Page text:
NASA gears up for return to moon

July 16, 2009 7:56:12 AM PDT
Thursday is the 40th anniversary of NASA's first the launch to the moon. As we look back, there is a group of men and women who can't wait to see what NASA does next. They are the new class of astronauts to join NASA.
[INTERACTIVE]: Take a look at the history of lunar exploration It's been 40 years since Americans made it to the moon, and nearly 37 years since we left for the last time. Now there are tentative plans to go back with a new generation of astronauts who don't really remember the last time.

Brand new astronaut Mark Vande Hei was two years old when Neil Armstrong stepped out on the moon.

"If I claimed I remember it, it would probably only be from watching a documentary," said Vande Hei.

Serena Anon, another new astronaut, wasn't even born. Now she has the chance to be the first woman there.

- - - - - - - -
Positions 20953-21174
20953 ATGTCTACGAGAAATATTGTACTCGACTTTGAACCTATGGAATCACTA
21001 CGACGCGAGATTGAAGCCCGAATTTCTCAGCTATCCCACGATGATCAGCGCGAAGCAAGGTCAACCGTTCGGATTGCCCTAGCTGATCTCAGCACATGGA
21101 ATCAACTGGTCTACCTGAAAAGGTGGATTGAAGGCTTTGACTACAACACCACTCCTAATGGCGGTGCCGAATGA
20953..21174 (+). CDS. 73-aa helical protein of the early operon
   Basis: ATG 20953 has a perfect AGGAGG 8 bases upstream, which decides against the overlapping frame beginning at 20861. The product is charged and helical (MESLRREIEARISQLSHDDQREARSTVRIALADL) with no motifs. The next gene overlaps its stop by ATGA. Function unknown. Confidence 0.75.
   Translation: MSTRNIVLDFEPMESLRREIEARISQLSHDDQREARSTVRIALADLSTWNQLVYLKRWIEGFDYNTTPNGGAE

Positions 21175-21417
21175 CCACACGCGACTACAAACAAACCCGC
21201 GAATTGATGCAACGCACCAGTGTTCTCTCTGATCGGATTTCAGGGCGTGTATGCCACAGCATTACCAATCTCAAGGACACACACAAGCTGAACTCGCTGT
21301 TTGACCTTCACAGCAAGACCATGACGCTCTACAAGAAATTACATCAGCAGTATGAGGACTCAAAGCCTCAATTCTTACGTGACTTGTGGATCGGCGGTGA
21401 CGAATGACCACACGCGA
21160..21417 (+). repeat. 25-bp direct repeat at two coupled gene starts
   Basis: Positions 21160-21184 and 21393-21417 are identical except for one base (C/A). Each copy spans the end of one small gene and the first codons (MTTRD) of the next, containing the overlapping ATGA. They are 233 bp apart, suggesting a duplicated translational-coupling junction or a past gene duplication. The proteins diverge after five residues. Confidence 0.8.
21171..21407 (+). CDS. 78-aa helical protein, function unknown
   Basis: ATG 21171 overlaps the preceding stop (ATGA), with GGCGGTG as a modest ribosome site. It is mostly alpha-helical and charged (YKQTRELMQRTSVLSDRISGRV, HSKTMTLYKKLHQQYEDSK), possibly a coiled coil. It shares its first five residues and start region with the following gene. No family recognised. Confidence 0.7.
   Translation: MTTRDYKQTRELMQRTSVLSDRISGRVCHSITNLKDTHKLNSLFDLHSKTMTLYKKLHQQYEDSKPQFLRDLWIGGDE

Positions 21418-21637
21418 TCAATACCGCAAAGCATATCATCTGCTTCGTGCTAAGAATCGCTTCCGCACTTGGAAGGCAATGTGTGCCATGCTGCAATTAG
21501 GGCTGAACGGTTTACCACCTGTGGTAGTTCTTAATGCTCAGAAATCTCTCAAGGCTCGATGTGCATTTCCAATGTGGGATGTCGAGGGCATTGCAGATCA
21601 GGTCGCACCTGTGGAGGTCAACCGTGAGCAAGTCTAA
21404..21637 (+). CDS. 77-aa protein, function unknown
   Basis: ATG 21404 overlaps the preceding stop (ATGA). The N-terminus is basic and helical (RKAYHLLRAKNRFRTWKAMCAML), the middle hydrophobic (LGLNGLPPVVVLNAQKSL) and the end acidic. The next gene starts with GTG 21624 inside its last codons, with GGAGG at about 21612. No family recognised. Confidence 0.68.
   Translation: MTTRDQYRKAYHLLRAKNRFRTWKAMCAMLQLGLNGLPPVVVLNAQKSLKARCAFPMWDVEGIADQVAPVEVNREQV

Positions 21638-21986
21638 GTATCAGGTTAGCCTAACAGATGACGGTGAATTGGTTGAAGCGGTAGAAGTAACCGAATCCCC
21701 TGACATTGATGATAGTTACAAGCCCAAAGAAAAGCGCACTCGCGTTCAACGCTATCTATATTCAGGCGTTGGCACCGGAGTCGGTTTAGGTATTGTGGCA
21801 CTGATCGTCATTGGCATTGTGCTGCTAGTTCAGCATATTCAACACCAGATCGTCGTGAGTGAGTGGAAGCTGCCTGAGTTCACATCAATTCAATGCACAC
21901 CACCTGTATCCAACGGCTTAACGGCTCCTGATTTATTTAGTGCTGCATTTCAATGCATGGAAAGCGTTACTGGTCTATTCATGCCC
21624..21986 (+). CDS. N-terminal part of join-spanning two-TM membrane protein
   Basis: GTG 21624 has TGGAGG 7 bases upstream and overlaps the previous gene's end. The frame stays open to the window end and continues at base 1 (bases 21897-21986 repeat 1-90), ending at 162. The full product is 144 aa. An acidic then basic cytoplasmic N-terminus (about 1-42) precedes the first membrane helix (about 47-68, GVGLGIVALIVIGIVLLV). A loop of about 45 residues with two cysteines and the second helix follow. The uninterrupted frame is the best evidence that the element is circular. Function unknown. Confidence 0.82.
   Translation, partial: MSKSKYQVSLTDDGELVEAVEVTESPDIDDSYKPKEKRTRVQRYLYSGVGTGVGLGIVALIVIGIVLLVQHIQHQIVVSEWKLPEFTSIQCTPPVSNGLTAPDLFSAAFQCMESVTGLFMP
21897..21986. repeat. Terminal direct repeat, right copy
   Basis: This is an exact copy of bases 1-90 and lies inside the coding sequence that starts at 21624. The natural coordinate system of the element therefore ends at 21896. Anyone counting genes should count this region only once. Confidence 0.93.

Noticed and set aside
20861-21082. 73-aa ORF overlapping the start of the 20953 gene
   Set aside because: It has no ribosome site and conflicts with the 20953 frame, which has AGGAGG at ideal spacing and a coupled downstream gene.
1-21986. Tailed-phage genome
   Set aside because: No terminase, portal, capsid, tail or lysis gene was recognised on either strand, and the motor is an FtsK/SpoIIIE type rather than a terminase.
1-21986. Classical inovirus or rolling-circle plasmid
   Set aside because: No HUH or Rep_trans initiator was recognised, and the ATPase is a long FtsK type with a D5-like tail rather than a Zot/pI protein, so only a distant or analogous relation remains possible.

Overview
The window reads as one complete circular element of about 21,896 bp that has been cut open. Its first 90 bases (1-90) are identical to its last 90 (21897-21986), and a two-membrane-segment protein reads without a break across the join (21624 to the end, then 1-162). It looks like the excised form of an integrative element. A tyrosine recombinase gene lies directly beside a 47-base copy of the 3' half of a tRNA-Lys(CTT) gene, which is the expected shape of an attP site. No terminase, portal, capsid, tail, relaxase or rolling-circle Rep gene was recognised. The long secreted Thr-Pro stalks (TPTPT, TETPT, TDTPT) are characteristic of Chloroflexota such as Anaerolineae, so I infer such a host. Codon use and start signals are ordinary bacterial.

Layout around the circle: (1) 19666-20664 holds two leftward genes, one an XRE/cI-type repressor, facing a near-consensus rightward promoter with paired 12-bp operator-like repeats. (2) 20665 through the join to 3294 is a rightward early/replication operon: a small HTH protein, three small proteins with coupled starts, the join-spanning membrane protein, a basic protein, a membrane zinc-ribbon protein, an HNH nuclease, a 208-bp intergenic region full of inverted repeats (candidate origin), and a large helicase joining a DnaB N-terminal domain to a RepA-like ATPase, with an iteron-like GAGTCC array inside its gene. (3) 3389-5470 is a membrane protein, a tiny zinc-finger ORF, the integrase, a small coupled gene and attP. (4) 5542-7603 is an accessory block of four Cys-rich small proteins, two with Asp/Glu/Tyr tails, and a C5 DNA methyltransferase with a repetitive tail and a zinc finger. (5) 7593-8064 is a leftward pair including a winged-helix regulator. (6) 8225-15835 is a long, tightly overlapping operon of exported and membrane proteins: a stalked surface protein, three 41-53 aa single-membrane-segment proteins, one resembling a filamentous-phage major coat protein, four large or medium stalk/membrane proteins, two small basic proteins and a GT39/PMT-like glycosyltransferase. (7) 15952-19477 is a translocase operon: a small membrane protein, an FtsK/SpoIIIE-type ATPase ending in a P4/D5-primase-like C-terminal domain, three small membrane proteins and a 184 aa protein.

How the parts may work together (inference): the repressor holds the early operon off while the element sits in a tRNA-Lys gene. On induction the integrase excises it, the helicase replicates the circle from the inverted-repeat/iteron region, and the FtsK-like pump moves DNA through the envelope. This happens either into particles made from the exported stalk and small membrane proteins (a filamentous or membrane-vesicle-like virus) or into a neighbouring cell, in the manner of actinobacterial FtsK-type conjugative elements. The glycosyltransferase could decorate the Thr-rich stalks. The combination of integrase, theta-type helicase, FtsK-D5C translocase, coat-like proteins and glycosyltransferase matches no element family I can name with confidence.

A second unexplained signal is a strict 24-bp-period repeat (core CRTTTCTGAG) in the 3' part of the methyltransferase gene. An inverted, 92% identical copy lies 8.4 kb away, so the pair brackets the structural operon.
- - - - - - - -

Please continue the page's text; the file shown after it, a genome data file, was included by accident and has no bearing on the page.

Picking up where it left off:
"I would love to go to the moon, absolutely," said Anon.

Anon and Vande Hei are two of the 11 brand new astronauts NASA recently named. Part of a truly new generation, their space experience is framed not by America's race to the moon, but by tragedy leaving earth.

"I certainly remember the Challenger disaster. That sticks out very strongly in my mind," said Vande Hei.

Anon recalled, "I was 10 years old, in my fifth grade science class. Another teacher came in and said we just lost Challenger and that was a big deal."

It is they say a reminder of the danger in space, but just a starting point for their lifelong ambitions to get there and beyond where we went 40 years ago.

"As Americans, we've got a culture of people who were willing to go ahead and make a big change, travel across the ocean and leave behind a lot. We did it across the country. Going to the moon and going to Mars is a continuation of that same spirit," said Vande Hei.

The new class gets together for the first time next month to start training. It will be at least five years before any of them are ready to go to space.

On Thursday, we expect NASA to release newly restored footage of the first moonwalk. NASA tells us it will feature 15 moments from Neil Armstrong and Buzz Aldrin's historic moment 40 years ago on Monday.

Starting at 6:32am today, you can hear the audio of the entire Apollo 11 mission, from two hours before launch to splashdown -- all played exactly 40 years later.

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